We invite the community to participate by proposing questions for the installation via a special internet interface, Facebook, and Twitter.  The project is also inspired by the Talmud’s representation of multi-layered Jewish intellectual discourse. The Talmud is a surprisingly contemporary model for communal conversation in the digital age. Rather than resolving each issue with an authoritative unified “answer,” each page of the Talmud reflects the spiraling layers of debate and celebrates the dissent at the heart of Jewish thought and tradition.  Open inquiry is fundamental to electronic connectivity and social media:  the culture of new media encourages participation and a natural skepticism about the authenticity and authority of information. 
In looking at the technology alone, there is an interesting statement provided in the museum and the artists’ face sheet. This is what is said of the technology:
Picasso said: “Computers are useless; All they can do is ‘answer’ questions.” The custom website interface and iPad app will remain online throughout the exhibit. We also developed a state-of-the-art computer vision system for the installation based on emerging research in robotics. It uses statistical machine learning to predict the motion of visitors in the space to activate the audio. To address the challenges of constantly changing lighting conditions, the system maintains an evolving statistical model of each pixel and uses Kalman filtering11 to minimize false positives.
The D-MITRI sound system from Meyer Labs12 takes inputs from both the vision and audio systems to index audio from a database of thousands of vocalized questions. We designed custom space maps, trajectories and audio workflow to create a fluid auditory user experience.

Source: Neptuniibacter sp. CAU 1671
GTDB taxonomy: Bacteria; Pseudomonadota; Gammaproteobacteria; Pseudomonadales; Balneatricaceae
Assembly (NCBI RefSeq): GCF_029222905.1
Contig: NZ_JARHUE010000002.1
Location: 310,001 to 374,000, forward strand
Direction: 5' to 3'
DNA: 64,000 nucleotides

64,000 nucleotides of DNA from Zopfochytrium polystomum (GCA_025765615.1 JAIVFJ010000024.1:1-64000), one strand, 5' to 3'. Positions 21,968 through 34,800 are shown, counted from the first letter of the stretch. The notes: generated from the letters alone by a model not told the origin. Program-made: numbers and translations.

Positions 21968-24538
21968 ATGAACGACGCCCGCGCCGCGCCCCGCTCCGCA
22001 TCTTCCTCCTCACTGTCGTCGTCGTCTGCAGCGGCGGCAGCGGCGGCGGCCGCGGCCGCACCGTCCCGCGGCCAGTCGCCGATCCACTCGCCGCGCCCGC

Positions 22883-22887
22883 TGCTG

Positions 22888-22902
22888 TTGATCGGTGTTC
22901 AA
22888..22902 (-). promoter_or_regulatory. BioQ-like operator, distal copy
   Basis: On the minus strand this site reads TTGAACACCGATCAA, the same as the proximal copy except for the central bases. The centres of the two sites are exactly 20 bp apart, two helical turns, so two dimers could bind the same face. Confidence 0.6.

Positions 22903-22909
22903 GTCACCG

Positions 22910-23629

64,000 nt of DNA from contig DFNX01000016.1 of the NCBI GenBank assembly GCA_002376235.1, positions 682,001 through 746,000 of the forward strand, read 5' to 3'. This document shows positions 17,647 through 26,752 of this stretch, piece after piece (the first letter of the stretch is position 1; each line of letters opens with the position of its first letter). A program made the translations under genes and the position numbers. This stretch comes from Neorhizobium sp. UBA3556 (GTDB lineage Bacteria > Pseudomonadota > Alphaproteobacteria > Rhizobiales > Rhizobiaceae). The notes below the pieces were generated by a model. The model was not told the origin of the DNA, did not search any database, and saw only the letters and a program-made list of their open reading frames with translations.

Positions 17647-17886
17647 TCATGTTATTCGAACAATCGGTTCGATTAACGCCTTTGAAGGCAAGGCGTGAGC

Where can we expect to see this sort of technology? And, what are some real-world applications of it?
The Meyer digital sound system is being used by Cirque du Soleil and in concert halls around the world. Statistical machine learning is mostly in research labs but it played a key role in IBM’s Jeopardy Challenge and is being used at Google and Amazon to predict user interests and to steer driverless vehicles. These systems constantly revise their own confidence in their predictions which is not to say they’re infallible.
The major spokesman for the museum answered some basic questions about the museum itself and its mission. This is the interview:
The mission of the museum in the Jewish Community…please let me know some thoughts and statements on this, and if possible a quote from a Board Member or the Director…(None was available at the time of this interview.)
Answer: The mission of the museum in the Jewish Community goes back to the mission of making the Jewish experience relevant to the 21st Century. We don’t just serve the Jewish Community. We are always thinking about the And Jewish and non-Jewish.
Is there a policy regarding the kinds of exhibits the museum offers?
Answer: Because we have contemporary in the name it is always going to guide our principals. {There is one exhibit that shows] the artwork is from the 16th and 17thcentury, the story is from the 20th century. It is the diversity of the Jewish experience. We always have one exhibit that is core and communicates the Jewish Community. We just had a Torah exhibit that shows it is accomplished by scribes. We had the only 2ndknown woman to do so and she did it on site.

[There is also the] Called As it is Written: Project 34805… [It is about a creation that makes the letters that are]  in the Torah. [This was done by] the scribe Soferet, [who] is a professionally trained female scribe. Julie Feltzer. That was a really traditional [project], but a very contemporary and innovative idea. [The scribe is female, not male as is the tradition.] {Essentially, the exhibit demonstrates] someone created a Torah in a museum and had a woman do it. [This demonstrates] such a long and varied tradition that goes on.
Who are the key Board Members, and where may I find some information or biographical material about them?
Answer: David Levine is our current Board President and our past President Roselyne Swig. (A note on David Levine: Mr. Levine has nearly twenty years of experience in both the securities and commercial finance fields, having worked in the affordable housing group at Fannie Mae, and at UBS and Prudential Securities as a mortgage-backed securities trader.
David is a regular contributing columnist on commercial property financing for the Bay Area’s Commercial Property Guide and his articles have appeared in national magazines such as Urban Land, the respected monthly publication of the Urban Land Institute.)

Is there a permanent collection?